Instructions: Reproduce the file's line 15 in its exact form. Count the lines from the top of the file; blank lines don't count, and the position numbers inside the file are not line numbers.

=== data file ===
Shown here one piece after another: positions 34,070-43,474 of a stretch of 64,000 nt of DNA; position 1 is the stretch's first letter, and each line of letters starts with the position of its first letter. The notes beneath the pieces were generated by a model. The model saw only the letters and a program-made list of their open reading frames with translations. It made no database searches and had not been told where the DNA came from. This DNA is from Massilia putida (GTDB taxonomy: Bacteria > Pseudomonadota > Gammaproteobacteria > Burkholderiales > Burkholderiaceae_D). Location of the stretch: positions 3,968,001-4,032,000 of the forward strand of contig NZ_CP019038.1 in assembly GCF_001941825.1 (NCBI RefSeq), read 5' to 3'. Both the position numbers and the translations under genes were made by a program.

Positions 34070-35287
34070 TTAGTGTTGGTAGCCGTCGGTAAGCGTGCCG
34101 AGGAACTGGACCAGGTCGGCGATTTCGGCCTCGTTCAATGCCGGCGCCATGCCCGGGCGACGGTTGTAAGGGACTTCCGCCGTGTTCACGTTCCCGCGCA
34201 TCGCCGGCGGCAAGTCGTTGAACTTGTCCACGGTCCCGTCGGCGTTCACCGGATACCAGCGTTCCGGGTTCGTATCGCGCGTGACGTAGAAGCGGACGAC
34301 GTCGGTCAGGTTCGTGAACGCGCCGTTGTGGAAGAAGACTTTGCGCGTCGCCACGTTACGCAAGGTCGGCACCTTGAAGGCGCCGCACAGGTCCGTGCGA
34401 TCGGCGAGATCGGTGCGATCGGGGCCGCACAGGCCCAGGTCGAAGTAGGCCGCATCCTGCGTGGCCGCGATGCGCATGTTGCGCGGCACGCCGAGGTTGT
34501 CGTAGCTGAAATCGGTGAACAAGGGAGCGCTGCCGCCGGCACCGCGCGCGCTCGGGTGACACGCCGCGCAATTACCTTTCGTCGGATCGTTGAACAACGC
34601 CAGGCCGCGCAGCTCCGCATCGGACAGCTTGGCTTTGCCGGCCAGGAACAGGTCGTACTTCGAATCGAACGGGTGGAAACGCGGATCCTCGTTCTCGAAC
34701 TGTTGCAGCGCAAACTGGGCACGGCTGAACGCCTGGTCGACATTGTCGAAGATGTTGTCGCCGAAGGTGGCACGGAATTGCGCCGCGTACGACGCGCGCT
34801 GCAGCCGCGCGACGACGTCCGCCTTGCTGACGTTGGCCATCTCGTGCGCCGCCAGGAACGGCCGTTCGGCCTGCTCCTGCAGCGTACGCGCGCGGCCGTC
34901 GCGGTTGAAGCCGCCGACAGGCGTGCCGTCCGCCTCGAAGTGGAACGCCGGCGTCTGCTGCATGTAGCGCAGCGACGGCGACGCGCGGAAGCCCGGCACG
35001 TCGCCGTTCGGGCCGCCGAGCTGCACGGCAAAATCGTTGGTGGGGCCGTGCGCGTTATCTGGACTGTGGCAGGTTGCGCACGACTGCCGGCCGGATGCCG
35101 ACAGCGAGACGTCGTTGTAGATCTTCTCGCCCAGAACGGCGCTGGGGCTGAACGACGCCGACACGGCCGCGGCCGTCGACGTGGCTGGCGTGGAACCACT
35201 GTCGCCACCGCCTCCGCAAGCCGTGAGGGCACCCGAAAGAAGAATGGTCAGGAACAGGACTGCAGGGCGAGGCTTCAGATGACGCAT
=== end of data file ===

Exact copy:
35201 GTCGCCACCGCCTCCGCAAGCCGTGAGGGCACCCGAAAGAAGAATGGTCAGGAACAGGACTGCAGGGCGAGGCTTCAGATGACGCAT